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The days of sitting in a cubicle less than 6 feet away from another person seem far behind us as we settle into required work-from-home routines due to COVID-19. It’s been a big adjustment for many of us, but there is a silver lining. At least you don’t have to hear your co-workers sipping their soup loudly while you’re on an important phone call or hear them drumming on their desk while you’re trying to get financial reports to your boss by deadline.

But how do we work from home? If you’ve never done it before, it can be a challenging new prospect, especially while also juggling all of life’s newfound COVID-19-related responsibilities, like teaching your kid fractions or figuring out how to bake sourdough bread (it’s OK if you mess it up the first time).

Three days after the pandemic hit and New York began closing up shop, Heathcote resident Tracy Lazarus jumped on LinkedIn to share some tips on how to be productive while working from home, something she’s done for the past 14 years.

First and foremost, Lazarus said that everyone who is working from home full time for the first time has to cut themselves a break. Not only is almost everyone dealing with the intricacies of how to properly connect to the office’s work server (where do I put the IP address?), but they’re also dealing with new stresses brought on by the pandemic.

“We just can’t be as productive in this environment. It’s just impossible because of all the other demands that people have right now that they wouldn’t normally have,” she said. When life gives you lemons, the saying goes, you make lemonade — but even that may have to wait until after you finish the laundry, clean the kitchen, walk the dog, make a smoothie, go for a socially distanced walk with your neighbor and then realize it’s 9 p.m.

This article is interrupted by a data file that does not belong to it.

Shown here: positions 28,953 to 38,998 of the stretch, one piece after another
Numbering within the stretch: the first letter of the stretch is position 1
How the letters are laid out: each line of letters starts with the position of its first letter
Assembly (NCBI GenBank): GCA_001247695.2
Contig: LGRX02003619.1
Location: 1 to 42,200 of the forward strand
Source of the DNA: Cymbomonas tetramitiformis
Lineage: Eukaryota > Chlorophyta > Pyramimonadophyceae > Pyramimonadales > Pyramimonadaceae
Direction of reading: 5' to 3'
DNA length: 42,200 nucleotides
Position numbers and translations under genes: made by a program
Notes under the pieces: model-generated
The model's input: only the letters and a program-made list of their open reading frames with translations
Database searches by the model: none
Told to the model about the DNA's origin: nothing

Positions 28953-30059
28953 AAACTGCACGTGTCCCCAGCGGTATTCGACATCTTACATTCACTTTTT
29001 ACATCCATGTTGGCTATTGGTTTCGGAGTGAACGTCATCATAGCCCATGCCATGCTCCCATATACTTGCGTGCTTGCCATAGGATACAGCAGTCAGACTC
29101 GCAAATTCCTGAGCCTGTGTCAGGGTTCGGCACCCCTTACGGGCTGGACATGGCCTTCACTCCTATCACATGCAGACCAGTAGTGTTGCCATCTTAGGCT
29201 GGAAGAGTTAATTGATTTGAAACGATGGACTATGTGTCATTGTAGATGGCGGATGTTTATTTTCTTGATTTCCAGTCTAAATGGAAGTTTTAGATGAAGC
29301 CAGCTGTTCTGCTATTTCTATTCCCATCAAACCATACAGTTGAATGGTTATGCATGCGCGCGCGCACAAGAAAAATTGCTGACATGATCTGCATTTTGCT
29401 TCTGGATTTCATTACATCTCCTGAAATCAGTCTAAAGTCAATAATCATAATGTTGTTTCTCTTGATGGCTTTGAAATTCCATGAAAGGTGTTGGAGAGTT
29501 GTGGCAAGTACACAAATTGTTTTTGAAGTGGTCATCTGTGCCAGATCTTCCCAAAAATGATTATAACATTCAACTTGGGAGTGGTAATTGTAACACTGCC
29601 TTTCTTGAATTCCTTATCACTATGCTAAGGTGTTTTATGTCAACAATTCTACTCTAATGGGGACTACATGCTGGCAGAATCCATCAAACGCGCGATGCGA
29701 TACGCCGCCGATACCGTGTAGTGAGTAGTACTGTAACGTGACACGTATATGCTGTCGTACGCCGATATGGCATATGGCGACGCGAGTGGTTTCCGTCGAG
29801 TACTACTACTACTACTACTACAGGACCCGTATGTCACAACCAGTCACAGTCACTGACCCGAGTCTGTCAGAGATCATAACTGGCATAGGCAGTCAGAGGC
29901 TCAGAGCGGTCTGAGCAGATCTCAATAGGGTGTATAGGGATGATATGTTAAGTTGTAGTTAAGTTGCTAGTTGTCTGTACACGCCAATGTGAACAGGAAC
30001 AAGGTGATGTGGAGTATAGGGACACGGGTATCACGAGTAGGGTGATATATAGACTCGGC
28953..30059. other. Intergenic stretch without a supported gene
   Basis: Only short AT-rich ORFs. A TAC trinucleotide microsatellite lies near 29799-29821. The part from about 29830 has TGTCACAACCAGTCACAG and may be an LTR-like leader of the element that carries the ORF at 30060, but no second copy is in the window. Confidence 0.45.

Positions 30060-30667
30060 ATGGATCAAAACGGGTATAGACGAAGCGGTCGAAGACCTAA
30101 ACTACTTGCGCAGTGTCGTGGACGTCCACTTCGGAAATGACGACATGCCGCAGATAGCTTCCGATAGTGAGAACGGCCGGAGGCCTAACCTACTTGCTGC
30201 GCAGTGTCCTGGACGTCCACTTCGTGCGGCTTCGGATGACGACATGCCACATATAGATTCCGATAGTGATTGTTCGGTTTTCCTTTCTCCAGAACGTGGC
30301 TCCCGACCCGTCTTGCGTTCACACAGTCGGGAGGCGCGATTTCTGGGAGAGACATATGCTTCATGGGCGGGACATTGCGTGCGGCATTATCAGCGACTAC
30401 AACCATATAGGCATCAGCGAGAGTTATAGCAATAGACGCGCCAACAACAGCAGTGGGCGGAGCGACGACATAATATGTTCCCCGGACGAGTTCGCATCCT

For one, Lazarus said that getting up and getting dressed will help jump start the workday and get you into the correct mindset to work.

“Even for me, I try to get into my workout clothes in the morning and get out of the pajamas,” she said. “Get up, get dressed. It’s for your mental health … [and] you should look good. You should look presentable.”

Working from home has also become synonymous with Zoom, which means you have to look presentable for video calls.

Scarsdale resident Adam Wald, a software sales professional who has been working from home on and off for about 15 years, said communication with your partner is paramount when it comes to sharing space and jumping on calls.

“I feel lucky enough that I’ve been able to set this world up that I have, now that the world kind of just fell into that situation,” he said.

But sometimes even with a bit of old-fashioned communication, people in the house can be loud and focusing can become a challenge.

Jackie Friedland, an author who has been working from her home in Quaker Ridge since 2016, said putting in headphones and putting on white noise at the loudest possible volume helps to drown out the annoyances.

“I think this is the new normal for the foreseeable future and people have to figure out what’s working for them and what’s not and grab onto it,” she said.

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Jackie Friedland

Melissa Cates Claman, an entertainment lawyer who has been working from home for five years, said that getting up, changing out of pajamas and moving to an area set aside for working helps get her into the correct mindset for the day.

But, as Friedland said, when you first start working from home, everything that needs to get done around the house will call to you.

“Suddenly you need to clean the inside of the oven, you remember something you have up in your attic that will take you two hours to figure out how to find it,” she said.